Open Strong – alwaystired

Opening 1:

Since the creation of public schools, it has been normalized to wake up before sunrise and be expected to power through an entire day of learning and social interaction. The irony behind this is obvious – how are we supposed to be at our full potential with only three hours of sleep? Anyone who has been to high school has definitely heard more than a few people complain about being tired, which directly contrasts with the eight to nine hours of sleep teenagers are required to get on average to be considered healthy. Though, with school, sports, friends, and homework combined, it is difficult to imagine how they are supposed to obtain that high amount of sleep when they have to be awake by six in the morning. Adolescents are like machines when it comes to staying up late and usually do so even if they do not want to, but waking up just does not come as easy. If high school districts across America truly cared about the well-being of their students, they would understand that adequate sleep hygiene is one of the biggest keys to a successful life. Because sleep is what gives people the ability to function properly, waking up at later times would benefit high-school-aged children in terms of their grades and mental health, causing them to not only gain more focus and motivation but also obtain a positive outlook and enough energy to tackle the day ahead of themselves.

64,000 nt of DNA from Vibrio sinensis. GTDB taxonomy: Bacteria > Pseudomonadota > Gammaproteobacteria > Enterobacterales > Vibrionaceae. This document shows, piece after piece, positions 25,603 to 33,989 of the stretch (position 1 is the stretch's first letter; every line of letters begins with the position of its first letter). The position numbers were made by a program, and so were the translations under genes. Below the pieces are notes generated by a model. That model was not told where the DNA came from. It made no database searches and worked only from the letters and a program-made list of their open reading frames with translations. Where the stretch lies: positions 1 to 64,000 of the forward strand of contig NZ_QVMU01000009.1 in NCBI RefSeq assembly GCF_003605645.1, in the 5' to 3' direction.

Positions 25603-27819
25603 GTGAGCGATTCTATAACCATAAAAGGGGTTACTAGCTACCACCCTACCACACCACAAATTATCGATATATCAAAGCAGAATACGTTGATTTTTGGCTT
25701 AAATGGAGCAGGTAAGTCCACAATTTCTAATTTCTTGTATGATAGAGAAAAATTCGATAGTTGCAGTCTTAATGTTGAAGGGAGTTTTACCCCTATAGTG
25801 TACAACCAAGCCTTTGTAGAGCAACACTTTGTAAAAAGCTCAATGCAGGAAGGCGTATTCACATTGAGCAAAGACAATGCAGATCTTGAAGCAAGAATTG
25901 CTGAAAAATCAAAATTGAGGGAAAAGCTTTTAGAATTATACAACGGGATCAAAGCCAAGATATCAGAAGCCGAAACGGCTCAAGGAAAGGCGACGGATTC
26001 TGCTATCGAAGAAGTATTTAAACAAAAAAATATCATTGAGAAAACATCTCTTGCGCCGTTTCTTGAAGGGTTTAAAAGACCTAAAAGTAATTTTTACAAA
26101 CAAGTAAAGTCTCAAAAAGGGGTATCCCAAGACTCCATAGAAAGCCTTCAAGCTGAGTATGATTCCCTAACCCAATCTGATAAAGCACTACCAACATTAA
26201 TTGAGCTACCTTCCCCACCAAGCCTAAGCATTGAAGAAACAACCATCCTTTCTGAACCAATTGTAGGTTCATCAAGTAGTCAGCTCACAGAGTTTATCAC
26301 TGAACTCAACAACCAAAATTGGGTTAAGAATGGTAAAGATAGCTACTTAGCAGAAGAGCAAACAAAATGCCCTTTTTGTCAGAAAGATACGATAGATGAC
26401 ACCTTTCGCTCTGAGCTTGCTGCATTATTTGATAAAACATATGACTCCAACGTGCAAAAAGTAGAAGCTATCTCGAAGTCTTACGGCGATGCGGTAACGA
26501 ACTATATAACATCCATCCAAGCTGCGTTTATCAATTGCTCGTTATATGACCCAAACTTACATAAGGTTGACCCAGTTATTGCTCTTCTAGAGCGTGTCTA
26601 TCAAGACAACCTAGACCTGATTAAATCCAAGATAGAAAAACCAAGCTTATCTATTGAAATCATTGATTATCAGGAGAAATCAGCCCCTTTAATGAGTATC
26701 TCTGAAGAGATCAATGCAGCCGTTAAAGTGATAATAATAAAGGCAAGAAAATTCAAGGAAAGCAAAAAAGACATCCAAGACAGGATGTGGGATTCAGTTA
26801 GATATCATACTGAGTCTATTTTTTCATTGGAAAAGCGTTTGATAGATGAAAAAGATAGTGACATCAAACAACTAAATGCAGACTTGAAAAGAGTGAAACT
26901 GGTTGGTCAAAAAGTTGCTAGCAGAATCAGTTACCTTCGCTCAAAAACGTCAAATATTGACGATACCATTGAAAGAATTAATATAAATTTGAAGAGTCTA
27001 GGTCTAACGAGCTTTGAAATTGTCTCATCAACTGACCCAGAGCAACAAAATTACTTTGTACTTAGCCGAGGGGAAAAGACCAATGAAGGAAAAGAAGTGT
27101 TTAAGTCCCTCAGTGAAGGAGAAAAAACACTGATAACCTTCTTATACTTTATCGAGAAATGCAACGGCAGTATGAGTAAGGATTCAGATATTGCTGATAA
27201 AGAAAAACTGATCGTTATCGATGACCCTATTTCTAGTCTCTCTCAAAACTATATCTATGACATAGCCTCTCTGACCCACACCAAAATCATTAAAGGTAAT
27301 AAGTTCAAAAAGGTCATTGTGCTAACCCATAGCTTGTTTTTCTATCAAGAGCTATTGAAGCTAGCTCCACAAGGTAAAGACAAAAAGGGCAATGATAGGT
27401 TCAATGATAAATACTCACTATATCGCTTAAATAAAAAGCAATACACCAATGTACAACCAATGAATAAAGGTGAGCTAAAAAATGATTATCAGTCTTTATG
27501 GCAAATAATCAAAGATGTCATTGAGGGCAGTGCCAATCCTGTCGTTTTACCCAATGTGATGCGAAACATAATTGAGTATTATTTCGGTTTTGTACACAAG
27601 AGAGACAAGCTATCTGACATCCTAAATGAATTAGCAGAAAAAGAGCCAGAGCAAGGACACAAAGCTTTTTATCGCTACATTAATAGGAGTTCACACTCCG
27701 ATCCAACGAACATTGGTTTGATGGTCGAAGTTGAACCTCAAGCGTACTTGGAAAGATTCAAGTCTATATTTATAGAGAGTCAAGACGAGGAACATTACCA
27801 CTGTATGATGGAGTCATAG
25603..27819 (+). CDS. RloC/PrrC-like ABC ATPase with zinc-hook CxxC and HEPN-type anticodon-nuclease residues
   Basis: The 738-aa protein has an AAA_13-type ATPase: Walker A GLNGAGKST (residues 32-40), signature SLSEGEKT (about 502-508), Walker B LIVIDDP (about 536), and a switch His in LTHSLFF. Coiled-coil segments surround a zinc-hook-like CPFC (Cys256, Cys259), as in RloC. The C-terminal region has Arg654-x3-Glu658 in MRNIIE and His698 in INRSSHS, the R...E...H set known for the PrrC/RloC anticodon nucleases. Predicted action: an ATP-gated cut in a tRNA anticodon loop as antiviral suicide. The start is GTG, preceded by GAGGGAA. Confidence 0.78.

Opening 2:

Most high school students have at least one thing in common with one another, which is being on the verge of falling asleep every single weekday. This is expected, though, considering they have to be awake by six in the morning, before the sun even rises. For decades, psychologists have been begging school districts to look into the effects of not getting enough sleep on adolescents, and adjust their start times. These attempts never fail to fall through though, despite research proving time and time again that children who attend classes later benefit in both grades and mental health. With teenagers’ best interests in mind, school districts across the nation should begin late enough for them to be assured of their required eight hours of sleep. This would greatly improve every aspect of their schooling by preparing them with the energy they need to get through their school day. It is unreasonable to expect them to be able to focus on English and Algebra when all they can think about is how many hours they have left before they can go home and finally take a nap.

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